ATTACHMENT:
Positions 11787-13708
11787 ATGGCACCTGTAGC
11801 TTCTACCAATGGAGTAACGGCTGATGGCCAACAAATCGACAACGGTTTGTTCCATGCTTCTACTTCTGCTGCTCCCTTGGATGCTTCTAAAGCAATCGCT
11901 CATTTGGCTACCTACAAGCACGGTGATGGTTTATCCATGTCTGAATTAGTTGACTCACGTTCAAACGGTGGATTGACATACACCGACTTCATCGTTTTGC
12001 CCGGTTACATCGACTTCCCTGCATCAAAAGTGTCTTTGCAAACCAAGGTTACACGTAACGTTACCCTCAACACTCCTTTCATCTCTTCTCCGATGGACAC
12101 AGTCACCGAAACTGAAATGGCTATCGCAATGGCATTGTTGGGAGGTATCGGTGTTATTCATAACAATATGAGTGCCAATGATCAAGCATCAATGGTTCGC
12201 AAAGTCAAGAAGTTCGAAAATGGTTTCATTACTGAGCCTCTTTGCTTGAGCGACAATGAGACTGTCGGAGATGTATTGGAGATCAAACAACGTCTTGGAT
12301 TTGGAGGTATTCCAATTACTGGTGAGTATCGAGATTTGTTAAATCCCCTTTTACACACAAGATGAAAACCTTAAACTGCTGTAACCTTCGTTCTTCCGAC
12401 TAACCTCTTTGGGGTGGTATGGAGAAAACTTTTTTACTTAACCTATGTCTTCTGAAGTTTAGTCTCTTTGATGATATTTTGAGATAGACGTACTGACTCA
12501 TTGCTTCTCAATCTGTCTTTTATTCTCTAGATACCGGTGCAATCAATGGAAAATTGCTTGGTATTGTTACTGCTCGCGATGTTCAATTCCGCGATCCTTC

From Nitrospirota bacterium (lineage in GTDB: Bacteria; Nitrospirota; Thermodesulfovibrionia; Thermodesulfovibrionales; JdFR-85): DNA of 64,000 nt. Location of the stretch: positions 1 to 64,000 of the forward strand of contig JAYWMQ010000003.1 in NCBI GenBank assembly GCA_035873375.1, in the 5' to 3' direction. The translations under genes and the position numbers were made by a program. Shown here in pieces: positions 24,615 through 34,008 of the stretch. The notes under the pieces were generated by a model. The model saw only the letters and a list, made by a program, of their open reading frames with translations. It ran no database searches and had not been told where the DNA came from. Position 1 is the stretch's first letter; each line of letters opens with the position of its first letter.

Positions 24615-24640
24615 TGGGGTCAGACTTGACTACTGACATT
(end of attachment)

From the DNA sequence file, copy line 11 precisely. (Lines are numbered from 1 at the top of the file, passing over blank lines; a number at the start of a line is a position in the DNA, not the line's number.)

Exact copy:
From Nitrospirota bacterium (lineage in GTDB: Bacteria; Nitrospirota; Thermodesulfovibrionia; Thermodesulfovibrionales; JdFR-85): DNA of 64,000 nt. Location of the stretch: positions 1 to 64,000 of the forward strand of contig JAYWMQ010000003.1 in NCBI GenBank assembly GCA_035873375.1, in the 5' to 3' direction. The translations under genes and the position numbers were made by a program. Shown here in pieces: positions 24,615 through 34,008 of the stretch. The notes under the pieces were generated by a model. The model saw only the letters and a list, made by a program, of their open reading frames with translations. It ran no database searches and had not been told where the DNA came from. Position 1 is the stretch's first letter; each line of letters opens with the position of its first letter.